Liposuction was invented in 1974 by two Italian-American surgeons – Doctors Giorgio and Arpad Fischer. The roots of liposuction date back to the 1920s. In the late 1960s Leon Forrester Tcheupdjian, a European surgeon used primitive curettage techniques to remove fat – however, results were patchy, there was a lot of bleeding and morbidity was high.
What we know as ‘modern liposuction’ started with a presentation in 1982 by Dr. Yves-Gerard Illouz, a French surgeon. He started what became known as the ‘Illouz Method” – a technique of suction-assisted lipolysis (breakdown or destruction of fats) after infusing fluid into tissues using blunt cannulae and a high-vacuum suction. Illouz demonstrated both reproducible good results and low morbidity. During that decade several US surgeons experimented with liposuction, developing some variations from the Illouz Method, with mixed results.
In 1985 the tumescent technique was described by Drs. Jeffrey Alan Klein (USA) and Patrick Lillis (USA), which added elevated volumes of liquid containing a local anesthetic, allowing the technique to be carried out in an office setting under intravenous sedation, rather than general anesthesia. There were concerns about the high volume of fluid and lidocaine toxicity potential with tumescent techniques, which eventually led to the concept of lower volume super wet tumescence.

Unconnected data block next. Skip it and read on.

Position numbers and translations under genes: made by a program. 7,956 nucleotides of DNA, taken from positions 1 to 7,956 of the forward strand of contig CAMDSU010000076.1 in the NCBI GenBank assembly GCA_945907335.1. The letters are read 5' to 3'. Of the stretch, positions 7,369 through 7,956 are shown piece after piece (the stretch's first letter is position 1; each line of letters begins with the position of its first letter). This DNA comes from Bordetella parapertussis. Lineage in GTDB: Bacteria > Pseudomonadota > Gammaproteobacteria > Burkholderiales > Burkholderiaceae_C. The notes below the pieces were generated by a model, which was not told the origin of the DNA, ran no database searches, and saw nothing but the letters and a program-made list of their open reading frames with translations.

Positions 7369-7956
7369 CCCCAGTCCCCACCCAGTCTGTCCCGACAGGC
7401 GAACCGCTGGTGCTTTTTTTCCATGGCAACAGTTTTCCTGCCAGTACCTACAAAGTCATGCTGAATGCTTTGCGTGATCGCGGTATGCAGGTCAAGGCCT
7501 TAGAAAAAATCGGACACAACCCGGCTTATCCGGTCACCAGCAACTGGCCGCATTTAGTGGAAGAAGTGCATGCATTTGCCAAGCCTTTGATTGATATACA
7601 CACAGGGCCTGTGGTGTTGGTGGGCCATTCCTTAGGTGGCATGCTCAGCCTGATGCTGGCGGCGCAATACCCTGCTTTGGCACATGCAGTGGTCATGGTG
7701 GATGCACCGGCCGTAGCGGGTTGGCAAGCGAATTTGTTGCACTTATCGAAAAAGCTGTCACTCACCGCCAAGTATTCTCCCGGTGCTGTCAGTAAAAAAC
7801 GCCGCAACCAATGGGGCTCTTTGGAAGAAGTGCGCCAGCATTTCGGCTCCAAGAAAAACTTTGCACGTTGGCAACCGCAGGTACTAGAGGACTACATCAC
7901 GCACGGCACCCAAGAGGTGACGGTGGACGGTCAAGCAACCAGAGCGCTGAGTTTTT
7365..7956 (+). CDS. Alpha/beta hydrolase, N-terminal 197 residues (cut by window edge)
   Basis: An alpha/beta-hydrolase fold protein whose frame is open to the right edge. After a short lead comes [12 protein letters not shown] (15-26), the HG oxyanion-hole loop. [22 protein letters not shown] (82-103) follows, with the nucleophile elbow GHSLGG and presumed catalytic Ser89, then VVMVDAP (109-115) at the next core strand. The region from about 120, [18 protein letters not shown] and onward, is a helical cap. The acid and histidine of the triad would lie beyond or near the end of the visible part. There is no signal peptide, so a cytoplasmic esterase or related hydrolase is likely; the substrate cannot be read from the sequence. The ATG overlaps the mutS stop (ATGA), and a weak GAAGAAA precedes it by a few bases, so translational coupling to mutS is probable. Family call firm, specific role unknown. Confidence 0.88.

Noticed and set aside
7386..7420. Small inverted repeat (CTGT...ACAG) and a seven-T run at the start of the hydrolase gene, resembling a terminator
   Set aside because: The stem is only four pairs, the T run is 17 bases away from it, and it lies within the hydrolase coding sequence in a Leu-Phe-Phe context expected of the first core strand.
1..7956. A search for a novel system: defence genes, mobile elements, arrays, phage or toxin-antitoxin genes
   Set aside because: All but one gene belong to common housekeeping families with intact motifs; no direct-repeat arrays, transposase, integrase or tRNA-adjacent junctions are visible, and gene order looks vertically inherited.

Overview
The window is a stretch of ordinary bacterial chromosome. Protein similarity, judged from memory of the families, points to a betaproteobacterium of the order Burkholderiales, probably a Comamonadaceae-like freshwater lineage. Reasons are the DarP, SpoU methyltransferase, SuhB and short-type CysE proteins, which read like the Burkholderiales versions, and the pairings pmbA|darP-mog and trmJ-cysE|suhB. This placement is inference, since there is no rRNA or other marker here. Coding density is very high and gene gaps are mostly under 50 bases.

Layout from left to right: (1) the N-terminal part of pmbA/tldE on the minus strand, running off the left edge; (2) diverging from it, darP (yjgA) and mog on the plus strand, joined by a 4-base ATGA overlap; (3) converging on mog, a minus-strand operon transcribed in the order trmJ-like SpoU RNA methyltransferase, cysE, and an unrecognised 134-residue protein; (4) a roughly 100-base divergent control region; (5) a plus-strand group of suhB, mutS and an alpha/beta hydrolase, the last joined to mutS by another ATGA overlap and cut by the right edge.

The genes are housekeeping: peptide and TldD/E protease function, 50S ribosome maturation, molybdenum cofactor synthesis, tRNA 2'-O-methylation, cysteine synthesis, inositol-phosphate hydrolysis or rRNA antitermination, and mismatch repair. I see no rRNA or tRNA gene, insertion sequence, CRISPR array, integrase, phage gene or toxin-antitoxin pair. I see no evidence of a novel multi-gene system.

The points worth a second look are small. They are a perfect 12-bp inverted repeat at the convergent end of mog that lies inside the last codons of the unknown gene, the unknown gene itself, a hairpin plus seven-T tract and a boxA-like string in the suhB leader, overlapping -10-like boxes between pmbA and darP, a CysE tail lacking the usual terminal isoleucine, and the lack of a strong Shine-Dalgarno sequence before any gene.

Near the end of the last century ultrasound was introduced to assist in the removal of fat, which was initially liquefied through the application of ultrasonic energy. However, there was an increase in reported cases of complications.
In recent years laser tipped probes – which induce thermal lipolysis – have been introduced. How beneficial they are over traditional techniques still remains to be determined.
Over the last three decades, advancement in liposuction techniques have meant that a larger number of fat cells can be removed with less blood loss, risk, discomfort, and shorter recovery periods. Fat can also be used today as a natural filler (autologous fat transfer), where fat is taken from one part of the body, cleaned, and then injected into another area of the body – for example, to enhance the shape of the buttocks or reduce wrinkles.